Microbiota of Children With Complex Appendicitis: Different Composition and Diversity of The Microbiota in Children With Complex Compared With Simple Appendicitis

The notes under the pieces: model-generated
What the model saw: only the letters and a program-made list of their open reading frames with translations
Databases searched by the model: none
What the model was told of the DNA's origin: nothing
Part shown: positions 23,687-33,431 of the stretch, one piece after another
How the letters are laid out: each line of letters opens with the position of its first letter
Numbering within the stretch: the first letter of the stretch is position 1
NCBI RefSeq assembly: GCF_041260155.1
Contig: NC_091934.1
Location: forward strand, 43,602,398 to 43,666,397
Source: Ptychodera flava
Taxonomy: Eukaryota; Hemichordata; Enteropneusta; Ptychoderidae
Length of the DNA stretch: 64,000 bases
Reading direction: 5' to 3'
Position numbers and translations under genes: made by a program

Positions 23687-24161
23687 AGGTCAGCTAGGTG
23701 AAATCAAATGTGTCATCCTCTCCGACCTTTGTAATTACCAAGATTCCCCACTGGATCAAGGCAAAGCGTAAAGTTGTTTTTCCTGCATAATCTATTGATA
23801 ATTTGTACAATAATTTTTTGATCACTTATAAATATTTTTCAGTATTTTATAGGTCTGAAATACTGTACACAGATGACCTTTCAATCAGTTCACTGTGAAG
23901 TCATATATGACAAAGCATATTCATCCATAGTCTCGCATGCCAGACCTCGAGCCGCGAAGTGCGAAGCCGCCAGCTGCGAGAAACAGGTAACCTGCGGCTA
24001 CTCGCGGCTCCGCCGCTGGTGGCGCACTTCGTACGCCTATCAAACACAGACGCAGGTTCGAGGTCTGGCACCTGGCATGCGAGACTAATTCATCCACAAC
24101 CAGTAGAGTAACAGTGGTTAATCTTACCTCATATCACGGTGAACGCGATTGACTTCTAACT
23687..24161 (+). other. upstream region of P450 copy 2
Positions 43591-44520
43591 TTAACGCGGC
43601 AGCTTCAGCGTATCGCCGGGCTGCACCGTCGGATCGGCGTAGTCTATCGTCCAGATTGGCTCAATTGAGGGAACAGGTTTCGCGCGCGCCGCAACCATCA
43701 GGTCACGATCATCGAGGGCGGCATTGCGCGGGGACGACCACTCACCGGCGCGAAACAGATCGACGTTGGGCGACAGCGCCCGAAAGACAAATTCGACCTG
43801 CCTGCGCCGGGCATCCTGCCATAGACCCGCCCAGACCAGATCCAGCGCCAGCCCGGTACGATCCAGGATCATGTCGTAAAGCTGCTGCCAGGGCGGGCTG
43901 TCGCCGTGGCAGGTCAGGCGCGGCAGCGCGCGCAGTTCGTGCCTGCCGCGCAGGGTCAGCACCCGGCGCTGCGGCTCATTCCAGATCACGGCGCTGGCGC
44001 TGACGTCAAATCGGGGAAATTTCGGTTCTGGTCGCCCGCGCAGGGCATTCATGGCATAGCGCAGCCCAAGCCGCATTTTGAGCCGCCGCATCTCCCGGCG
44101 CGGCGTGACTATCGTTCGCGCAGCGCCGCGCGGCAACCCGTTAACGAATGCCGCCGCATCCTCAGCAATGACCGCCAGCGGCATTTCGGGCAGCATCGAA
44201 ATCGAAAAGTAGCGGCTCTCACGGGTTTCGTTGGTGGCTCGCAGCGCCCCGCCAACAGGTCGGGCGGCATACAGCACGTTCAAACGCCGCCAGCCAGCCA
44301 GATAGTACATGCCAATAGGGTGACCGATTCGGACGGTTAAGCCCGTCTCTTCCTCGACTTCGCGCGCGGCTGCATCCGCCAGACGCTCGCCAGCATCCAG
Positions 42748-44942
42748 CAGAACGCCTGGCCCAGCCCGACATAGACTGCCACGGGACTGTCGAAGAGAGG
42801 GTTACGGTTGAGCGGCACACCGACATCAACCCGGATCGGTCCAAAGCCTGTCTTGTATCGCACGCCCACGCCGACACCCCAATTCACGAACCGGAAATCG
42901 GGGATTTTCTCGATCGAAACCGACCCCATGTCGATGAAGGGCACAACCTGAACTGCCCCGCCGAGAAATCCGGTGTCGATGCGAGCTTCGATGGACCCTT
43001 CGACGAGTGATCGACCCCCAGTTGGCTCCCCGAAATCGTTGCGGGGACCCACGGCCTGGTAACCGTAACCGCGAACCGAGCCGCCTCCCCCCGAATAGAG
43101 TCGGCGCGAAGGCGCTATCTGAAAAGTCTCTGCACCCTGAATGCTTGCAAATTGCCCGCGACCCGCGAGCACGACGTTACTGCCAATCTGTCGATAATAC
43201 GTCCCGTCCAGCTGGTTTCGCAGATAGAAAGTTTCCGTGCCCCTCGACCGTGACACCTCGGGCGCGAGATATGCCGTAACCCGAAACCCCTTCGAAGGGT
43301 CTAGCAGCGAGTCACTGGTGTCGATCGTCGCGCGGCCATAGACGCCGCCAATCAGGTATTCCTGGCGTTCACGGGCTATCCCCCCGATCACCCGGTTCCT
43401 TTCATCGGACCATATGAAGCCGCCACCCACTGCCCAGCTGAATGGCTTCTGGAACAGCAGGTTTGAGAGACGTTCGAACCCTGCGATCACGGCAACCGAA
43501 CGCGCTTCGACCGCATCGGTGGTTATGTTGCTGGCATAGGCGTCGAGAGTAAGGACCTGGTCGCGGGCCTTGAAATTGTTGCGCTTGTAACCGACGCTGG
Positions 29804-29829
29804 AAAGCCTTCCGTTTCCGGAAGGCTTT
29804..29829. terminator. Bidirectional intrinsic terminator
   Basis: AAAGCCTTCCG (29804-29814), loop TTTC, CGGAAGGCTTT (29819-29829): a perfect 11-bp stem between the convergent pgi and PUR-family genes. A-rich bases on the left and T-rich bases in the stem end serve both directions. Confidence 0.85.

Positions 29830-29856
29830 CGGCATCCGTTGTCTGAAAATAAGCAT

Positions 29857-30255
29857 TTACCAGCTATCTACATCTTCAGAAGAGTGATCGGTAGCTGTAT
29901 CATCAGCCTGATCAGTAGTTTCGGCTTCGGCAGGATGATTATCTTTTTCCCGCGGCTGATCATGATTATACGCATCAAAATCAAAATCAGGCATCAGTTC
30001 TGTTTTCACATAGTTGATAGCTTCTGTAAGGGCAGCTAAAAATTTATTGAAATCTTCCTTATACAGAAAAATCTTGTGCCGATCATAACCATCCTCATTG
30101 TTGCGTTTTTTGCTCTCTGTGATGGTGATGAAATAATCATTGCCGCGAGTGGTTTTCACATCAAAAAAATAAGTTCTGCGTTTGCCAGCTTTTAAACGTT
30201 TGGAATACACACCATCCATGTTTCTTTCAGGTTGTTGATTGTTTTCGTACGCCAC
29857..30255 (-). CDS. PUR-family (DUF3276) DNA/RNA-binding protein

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BACKGROUND: Two types of appendicitis are hypothesized, simple and complex, with potential different treatment strategies. To improve differentiation, underlying pathogeneses need to be further unraveled. AIM: To determine if the microbial composition in the appendix differs between children with simple and complex appendicitis. METHODS: Two-center, prospective cohort study including 40 children (0-17 years old) undergoing appendectomy for suspected appendicitis. Appendix tissue was used for IS-pro analysis to identify bacterial species by their length of 16S-23S rDNA interspacer (IS) region. Cluster analysis, based on IS-profiles, and correspondence with type of appendicitis, using Fisher exact test, was performed. Simple and complex appendicitis were compared regarding bacterial presence, intensity and diversity, using Fisher exact test and Mann-Whitney U test, respectively. RESULTS: Appendicitis was confirmed in 36 of 40 patients (16 simple, 20 complex). Cluster analysis identified 2 clusters, encompassing 34 patients. Distribution of simple and complex appendicitis was 12 (80%) and 3 (20%) versus 3 (16%) and 16 (84%) patients for clusters 1 and 2, respectively (P < 0.001). Complex appendicitis was on phylum level characterized by an increased intensity (Bacteroidetes P = 0.001, Firmicutes, Actinobacteria, Fusobacteria and Verrucomicrobia (FAFV) P = 0.005 and Proteobacteria P < 0.001) and diversity (Bacteroidetes P = 0.001 and Proteobacteria P = 0.016) and an increased abundance of 5 species (Alistipes finegoldii P = 0.009, Bacteroides fragilis P = 0.002, Escherichia coli P = 0.014, Parvimonas micra P = 0.022 and Sutterella spp P = 0.026). CONCLUSIONS: The microbial composition of the appendix differs between children with simple and complex appendicitis, regarding both composition and diversity. Future research should focus on the role of these bacteria in the pathogenesis of both types and its implications for preoperative diagnostics.